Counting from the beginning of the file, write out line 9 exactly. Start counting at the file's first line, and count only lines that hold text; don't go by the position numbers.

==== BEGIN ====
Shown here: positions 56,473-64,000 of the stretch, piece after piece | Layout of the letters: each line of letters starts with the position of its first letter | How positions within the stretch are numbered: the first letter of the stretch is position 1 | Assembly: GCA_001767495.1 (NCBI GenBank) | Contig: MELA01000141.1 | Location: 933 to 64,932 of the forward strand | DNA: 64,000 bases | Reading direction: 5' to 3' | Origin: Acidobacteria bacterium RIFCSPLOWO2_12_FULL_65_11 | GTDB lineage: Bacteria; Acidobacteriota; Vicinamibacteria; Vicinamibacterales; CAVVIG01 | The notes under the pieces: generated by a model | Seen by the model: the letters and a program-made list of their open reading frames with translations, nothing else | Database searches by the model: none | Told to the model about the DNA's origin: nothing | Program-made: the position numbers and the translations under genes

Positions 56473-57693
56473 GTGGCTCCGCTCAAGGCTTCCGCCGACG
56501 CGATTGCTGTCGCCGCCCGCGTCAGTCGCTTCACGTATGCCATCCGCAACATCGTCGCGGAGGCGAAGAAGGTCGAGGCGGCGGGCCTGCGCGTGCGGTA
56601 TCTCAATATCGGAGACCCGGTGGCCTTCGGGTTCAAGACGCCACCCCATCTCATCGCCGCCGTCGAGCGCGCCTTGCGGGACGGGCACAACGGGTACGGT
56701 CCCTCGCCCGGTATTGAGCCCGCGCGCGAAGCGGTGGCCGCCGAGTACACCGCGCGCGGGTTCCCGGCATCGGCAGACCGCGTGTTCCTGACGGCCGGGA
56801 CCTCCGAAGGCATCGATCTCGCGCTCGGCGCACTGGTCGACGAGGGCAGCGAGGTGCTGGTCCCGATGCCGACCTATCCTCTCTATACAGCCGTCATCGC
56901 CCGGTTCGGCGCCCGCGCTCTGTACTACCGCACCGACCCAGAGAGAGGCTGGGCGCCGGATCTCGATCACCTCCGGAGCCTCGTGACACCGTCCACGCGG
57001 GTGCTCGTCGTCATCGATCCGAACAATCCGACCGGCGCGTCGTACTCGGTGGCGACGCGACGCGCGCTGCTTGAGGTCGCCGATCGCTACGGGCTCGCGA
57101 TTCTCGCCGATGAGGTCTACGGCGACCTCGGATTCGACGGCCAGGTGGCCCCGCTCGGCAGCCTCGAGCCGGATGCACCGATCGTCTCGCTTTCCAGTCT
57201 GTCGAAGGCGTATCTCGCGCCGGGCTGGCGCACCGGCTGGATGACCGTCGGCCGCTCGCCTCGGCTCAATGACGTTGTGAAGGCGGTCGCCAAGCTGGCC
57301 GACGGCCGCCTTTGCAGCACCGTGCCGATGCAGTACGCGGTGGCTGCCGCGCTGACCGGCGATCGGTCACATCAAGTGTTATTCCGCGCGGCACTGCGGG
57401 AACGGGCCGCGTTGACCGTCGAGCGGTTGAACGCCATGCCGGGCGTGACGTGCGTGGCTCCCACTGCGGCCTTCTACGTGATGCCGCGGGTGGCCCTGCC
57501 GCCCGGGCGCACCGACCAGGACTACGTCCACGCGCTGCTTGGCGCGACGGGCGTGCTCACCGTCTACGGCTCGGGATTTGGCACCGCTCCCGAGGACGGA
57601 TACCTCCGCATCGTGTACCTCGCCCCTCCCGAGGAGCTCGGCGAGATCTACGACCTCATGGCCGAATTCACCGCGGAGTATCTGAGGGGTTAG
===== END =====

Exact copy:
57001 GTGCTCGTCGTCATCGATCCGAACAATCCGACCGGCGCGTCGTACTCGGTGGCGACGCGACGCGCGCTGCTTGAGGTCGCCGATCGCTACGGGCTCGCGA